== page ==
Cameroon is located western central Africa, on the coast of the Gulf of Guinea, at a latitude of 3‐ 13°N. Extending from the Gulf of Guinea through west-central Africa to Lake Chad, the Republic of Cameroon contains a large (475,000 square kilometer) and diverse landscape of northern plains, central and western highlands, southern and coastal tropical forests (USDS, 2010). The southern regions of Cameroon are generally humid and equatorial, but the climate becomes semi‐arid in the northern regions. The geography of Cameroon is highly diverse and its topographic features superimpose climatic variations on this north‐south gradient. The low‐lying coastal plain rises rapidly to the inland regions of high plateaus and mountain ranges. The Cameroon mountain range stretches along the country’s northern border with Nigeria, with peaks in excess of 3000m. The semi‐arid north of Cameroon (north of 6°N) is the hottest and driest part of the country, experiencing average temperatures between 25‐27°C in the cooler seasons (SON, DJF), and 27‐30°C in the warmer seasons (MAM, JJA). Temperatures in the southern regions are largely dependent on altitude ranging 20‐25°C, and varying little with season. Annual rainfall is highest in the coastal and mountainous regions of Cameroon. The main wet season lasts between May and November for most of the country, when the West African Monsoon winds blow from the south‐west, bringing moist air from the ocean. The wettest regions receive more than 400mm per month of rainfall, but the semi‐arid northern regions of Cameroon receive less than 100mm per month. The southern plateau region has two shorter rainy seasons, occurring in May to June and October to November.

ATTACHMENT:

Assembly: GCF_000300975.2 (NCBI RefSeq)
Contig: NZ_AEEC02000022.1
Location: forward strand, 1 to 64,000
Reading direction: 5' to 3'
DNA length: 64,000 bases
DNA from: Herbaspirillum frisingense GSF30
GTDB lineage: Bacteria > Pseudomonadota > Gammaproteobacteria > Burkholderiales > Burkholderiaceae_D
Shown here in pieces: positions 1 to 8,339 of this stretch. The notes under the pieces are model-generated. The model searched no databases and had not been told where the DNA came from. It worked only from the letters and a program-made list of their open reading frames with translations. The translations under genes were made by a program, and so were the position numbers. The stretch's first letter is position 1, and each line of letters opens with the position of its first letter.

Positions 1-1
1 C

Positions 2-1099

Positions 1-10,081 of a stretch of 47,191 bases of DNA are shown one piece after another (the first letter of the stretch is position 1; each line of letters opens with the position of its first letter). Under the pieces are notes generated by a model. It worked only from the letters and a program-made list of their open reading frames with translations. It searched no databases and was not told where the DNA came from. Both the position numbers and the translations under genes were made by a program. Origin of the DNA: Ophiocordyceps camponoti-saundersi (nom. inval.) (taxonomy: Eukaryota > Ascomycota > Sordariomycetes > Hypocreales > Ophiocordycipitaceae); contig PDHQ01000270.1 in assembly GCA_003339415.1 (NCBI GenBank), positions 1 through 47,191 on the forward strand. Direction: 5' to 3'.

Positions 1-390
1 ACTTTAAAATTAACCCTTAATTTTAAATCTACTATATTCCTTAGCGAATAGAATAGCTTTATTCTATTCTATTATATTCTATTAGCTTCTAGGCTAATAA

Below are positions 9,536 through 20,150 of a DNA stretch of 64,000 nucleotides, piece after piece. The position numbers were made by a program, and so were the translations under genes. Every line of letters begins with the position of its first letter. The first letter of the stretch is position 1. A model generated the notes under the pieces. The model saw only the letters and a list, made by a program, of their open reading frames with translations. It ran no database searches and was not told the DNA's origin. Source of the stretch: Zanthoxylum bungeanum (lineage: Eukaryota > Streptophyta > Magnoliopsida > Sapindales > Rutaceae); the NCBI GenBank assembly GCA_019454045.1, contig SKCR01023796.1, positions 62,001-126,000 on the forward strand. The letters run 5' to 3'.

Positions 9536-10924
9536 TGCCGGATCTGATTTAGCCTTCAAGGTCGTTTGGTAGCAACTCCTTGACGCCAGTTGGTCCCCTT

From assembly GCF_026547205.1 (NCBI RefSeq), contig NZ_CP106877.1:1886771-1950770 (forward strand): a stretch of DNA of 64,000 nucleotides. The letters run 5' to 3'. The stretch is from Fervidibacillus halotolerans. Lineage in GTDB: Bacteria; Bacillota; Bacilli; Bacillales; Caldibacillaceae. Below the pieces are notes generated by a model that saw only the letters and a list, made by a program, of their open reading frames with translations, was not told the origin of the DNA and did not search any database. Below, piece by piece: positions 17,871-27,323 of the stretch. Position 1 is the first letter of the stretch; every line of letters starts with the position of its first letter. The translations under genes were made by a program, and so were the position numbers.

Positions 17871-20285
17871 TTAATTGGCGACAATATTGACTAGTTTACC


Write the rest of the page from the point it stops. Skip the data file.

The current population of approximately 20 million people is predominately urban (58 per cent of Cameroonians live in urban areas; UNFPA, 2010). Cameroon is classified as a lower middle income country (OECD, 2009), as reflected in its GDP per capita of US$1,226 (in 2008; UNDP, 2010a). Much of the country’s economic activity occurs within the services sector (50.4 per cent) followed by industry (9.7 per cent; mostly from mining, and oil and gas) and agriculture (19.8 per cent, particularly timber and coffee) (USDS, 2010). Of the countries in Middle Africa, Cameroon has the most developed legal, economic and political structures (EcoSecurities, 2009).